Good thing we aren't sola scripturists.
Marriage was a "late comer" to the "official" list of sacraments. But, we have to remember that even that list of seven is very Latin, and doesn't exist in the East. I've seen "lists" of mysteries that include up to fourteen different services!
Marriage used to be the sole domain of the state, if you remember.
Whoa! Benjamin, you are opening up my mind to completely new ideas. You must either be a super-liberal foolish, or a very highly-illuminated orthodox guru.
So you're saying that the church didn't have this list of seven sacraments from day one? I thought this was a tradition recieved directly from the apostles. This is strange to me since the number seven is mentioned so many times in the bible. I'm not sure how old the coptic psalmody is, but in it they liken the seven lamps of the old testament candlestand to the seven sacraments. Also, even though Arians and Nestorians didn't have the same sacraments, they did have exactly seven.
I don't think funeral procedures should be a sacrament since it is done after the person has died. Consecrating a church is done to a building, not to a human being, so it cannot be a sacrament. Why don't you feel that monastic (i don't know what tonsure means) should be included in holy orders?
I thought we view all non-sacramental marriages as invalid and consider the couple to be fornicators. Are you saying that it was okay in the early church to have a marriage done by the state?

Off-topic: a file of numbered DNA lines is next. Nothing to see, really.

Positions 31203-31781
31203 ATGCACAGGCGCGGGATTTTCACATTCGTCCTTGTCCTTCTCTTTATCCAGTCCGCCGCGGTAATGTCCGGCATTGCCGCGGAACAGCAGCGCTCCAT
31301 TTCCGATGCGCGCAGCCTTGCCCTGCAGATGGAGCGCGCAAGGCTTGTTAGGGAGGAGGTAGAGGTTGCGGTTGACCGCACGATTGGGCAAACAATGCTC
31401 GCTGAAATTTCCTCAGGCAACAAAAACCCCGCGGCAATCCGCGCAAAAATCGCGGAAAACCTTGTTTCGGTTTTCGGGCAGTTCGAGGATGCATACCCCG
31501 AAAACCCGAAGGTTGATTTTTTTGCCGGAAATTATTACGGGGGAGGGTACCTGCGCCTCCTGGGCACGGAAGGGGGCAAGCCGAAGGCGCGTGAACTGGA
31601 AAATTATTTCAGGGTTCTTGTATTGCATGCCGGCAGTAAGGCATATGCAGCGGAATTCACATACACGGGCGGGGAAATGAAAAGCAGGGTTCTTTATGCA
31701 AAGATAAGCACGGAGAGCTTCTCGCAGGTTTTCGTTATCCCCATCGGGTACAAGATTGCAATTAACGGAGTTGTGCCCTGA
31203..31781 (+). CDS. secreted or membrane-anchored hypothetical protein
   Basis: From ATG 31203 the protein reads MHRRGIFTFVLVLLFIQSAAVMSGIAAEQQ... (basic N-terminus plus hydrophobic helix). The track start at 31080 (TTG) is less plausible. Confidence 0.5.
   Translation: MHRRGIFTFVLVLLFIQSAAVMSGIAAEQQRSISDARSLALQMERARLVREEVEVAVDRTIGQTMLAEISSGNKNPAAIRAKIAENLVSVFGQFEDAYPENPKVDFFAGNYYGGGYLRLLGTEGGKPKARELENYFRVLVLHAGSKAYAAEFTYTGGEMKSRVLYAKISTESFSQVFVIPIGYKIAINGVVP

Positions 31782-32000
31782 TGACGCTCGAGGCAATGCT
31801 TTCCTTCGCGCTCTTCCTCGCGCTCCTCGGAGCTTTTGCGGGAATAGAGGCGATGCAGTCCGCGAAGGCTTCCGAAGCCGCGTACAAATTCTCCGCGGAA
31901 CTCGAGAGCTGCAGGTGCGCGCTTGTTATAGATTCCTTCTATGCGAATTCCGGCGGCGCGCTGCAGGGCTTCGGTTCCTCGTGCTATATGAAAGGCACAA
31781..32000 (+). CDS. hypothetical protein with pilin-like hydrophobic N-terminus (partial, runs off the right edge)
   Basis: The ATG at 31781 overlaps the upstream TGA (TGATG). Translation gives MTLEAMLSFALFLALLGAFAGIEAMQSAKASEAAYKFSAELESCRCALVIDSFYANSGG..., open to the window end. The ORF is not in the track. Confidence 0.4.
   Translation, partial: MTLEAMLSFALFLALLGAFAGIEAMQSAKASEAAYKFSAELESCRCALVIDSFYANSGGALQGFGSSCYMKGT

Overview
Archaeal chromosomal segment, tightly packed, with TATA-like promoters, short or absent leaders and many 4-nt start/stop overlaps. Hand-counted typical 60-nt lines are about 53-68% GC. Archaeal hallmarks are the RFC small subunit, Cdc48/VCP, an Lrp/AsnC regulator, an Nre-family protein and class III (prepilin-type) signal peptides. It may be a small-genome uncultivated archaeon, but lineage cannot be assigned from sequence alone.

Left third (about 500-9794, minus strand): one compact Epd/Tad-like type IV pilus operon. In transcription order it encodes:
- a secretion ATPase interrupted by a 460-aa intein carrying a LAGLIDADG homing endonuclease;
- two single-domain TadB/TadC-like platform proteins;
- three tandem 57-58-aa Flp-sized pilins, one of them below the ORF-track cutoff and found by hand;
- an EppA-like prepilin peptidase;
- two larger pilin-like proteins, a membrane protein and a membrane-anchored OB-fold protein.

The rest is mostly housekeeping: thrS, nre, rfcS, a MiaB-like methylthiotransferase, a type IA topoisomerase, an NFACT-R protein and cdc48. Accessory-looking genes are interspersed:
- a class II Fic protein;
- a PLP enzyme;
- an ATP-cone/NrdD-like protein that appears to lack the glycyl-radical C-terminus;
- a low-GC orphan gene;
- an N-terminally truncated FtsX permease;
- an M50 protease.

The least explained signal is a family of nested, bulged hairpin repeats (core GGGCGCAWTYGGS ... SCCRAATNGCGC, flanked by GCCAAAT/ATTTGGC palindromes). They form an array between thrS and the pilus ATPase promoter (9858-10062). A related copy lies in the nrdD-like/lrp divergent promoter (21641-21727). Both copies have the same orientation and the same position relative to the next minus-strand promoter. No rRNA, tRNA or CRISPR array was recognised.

The number seven is very important in Christianity, and it no doubt played into the West's consideration when they chose the number. But, as has been stated earlier, no such limitations existed for fifteen hundred years.
In an Orthodox funeral, the newly-departed is prayed for, anointed with oil and given a final absolution. That sounds very sacramental to me. Why are sacraments limited to people? Mysteries are simply the grace of God being bestowed upon his Church. The consecration of a temple is certainly a grace-filled mystery, in spite of it not being done to a person, it is something done for the Church. And tonsuring of a monastic isn't quite the same as holy orders. It isn't a specific dispensation for a liturgical role, it is simply the consecration of a human being to a specific way of life, much like marriage, but is surely is a very serious grace-filled mystery.
I'm not saying that marriage wasn't originally seen as sacramental. St. Paul speaks very clearly about the sacramentality of marriage in his epistles. However, the marriage service was civil before being taken over by the Church. The civil service would be conducted, and then the union blessed by the Church. Later on, the Churches role in blessing the marriage grew into an entire service. Both ways are sacramental, and were seen that way at the time. I'm not saying marriage "became" a sacrament later, I'm saying that the marriage service as it is today was a later development. The understanding of marriage, however, is ancient.
So, in conclusion, are civil marriages okay? Please answer.
Also, pray for me. I feel so lost after what I've just learned.
No. An Orthodox Christian is to be married in the Church. If he or she is married without the blessing of the Church, it is fornication.
However, if a non-Orthodox couple has a civil ceremony, and later come to Orthodoxy, they should be received into the Church as a married couple.